Voices of Victims - Why We're Here


Voices of Victims

Voices of Victims: Phaedra Marriott Olsen

On Mother's Day weekend, 1996, Phaedra, age 22, a preschool teacher who had also done some modeling on the side, was enjoying a concert with some friends not far from her hometown.  The two car loads of youth who were completely sober were driving home in Morgan County, Missouri, as a misty rain began to fall.  Unbeknownst to them, a drunk driver with a .08 BAC was heading their way as he crossed the center line of Highway 5.  Phaedra's friends in the car in front managed to see him in time to swerve.  The drunk driver clipped them and headed straight for Phaedra's car.  As he topped the hill around a curve, she had no warning and he hit her nearly head-on.

Phaedra's injuries were numerous and life-threatening.  At the hospital, doctors discovered that the impact of the crash had ripped her aortic valve from her heart.  Most people would have died within minutes, but Phaedra had not.  In an emergency surgery to repair it, surgeons struggled to stop the bleeding.  They quickly realized that she would bleed to death on the operating table if something wasn't done immediately.  So, to save her life, they cut off the blood flow to her lower extremities to slow the bleeding enough to make the repairs to her heart.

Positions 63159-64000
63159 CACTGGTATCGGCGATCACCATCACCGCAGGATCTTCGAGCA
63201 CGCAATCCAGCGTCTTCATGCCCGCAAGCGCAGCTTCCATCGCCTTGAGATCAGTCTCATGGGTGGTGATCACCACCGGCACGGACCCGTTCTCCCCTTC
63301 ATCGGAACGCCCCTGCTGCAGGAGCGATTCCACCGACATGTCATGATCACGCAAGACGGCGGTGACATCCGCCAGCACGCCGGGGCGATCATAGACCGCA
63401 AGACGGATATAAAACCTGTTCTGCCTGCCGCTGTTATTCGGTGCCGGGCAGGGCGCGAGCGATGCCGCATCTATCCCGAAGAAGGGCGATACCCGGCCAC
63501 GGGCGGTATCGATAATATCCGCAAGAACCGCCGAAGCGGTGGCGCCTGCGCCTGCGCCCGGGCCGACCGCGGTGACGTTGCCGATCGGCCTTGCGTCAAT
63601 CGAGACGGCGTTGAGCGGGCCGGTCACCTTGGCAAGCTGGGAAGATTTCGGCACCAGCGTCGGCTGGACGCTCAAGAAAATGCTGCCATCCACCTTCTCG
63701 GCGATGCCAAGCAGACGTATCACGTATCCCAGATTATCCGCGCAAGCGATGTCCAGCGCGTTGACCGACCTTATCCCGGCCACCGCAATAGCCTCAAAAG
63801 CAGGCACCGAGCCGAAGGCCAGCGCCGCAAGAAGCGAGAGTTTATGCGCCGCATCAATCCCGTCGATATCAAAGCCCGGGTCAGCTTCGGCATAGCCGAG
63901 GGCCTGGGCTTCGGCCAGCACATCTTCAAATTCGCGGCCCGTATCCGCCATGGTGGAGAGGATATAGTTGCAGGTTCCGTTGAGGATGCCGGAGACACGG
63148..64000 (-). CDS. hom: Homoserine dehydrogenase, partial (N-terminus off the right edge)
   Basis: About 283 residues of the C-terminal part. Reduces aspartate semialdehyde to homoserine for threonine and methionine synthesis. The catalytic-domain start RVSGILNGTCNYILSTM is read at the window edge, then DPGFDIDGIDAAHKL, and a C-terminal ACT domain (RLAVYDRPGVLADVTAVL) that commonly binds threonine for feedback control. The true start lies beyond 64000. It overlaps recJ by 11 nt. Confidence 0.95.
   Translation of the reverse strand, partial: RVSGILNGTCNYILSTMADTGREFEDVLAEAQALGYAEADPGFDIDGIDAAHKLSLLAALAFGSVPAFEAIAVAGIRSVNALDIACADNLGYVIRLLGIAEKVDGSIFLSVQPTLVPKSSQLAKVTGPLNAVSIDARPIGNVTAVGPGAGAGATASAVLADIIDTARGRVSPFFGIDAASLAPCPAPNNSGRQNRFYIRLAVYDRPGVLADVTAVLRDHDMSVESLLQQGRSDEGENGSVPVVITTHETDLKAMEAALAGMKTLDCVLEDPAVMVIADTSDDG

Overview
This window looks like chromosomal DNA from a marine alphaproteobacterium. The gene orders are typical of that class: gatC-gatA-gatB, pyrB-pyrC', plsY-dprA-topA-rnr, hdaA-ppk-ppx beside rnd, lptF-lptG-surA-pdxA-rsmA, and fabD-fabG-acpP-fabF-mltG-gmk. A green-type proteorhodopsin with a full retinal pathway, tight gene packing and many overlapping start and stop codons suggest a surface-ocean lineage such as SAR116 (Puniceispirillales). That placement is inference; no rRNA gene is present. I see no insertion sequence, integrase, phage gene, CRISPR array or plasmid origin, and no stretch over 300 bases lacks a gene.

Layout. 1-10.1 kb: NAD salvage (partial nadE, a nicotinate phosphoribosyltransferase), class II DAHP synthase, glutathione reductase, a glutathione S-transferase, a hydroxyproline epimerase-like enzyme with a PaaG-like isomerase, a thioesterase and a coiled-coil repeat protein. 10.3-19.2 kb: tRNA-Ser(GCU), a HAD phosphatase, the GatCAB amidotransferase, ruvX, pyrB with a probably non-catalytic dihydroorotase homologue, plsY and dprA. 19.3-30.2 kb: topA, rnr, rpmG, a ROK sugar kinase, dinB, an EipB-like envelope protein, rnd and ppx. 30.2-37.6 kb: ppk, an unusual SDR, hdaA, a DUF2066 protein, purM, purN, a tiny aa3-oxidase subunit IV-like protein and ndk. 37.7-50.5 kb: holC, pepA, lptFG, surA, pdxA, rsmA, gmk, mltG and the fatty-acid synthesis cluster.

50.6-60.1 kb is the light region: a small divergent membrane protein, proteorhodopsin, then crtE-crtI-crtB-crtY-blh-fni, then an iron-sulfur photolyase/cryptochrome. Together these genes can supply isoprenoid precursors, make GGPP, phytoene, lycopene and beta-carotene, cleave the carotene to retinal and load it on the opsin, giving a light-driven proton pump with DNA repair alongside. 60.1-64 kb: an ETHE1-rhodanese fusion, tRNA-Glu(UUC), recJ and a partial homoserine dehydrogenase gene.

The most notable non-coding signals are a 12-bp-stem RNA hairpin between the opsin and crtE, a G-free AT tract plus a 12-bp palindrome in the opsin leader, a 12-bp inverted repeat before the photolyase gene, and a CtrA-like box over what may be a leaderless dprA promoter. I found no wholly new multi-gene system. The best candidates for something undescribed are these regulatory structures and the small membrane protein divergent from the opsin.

She spent 3 weeks in a coma and 5 1/2 weeks on life support before waking to learn that the decision to save her life had cost her the ability to walk.  In addition, she also had plates in her arm and both legs due to both ankles, a left femur, and a right forearm being broken.  Her pelvis had been broken on both sides as well as 4 ribs.  Both lungs had collapsed and her liver had been lacerated.  Her gallbladder, appendix, and spleen were damaged and all had to be removed. 

Phaedra's son was 4 years old at the time of the crash.  She missed his first day of kindergarten because she was still in the hospital.  As he grew up, someone else taught him to ride a bike, played in the ocean waves with him, and rode roller coasters with him while she sat on the sidelines and cheered, quietly wishing she could be the one beside him.

In 2000, Phaedra began working for MADD Missouri.  She became a Victim Specialist helping other victims by providing emotional support and guidance through court proceedings.  In 2010, she was crowned Ms. Wheelchair USA, again bringing awareness to the dangers of drunk driving by choosing it as her official platform.  In 2012, she moved to Tennessee as the Underage Drinking Specialist for the MADD Tennessee state office.  She built the program up from a presence that was non-existent to the top program in the country, talking to thousands of teens annually about the dangers of underage drinking and sharing her story with kids, parents, and DUI offenders.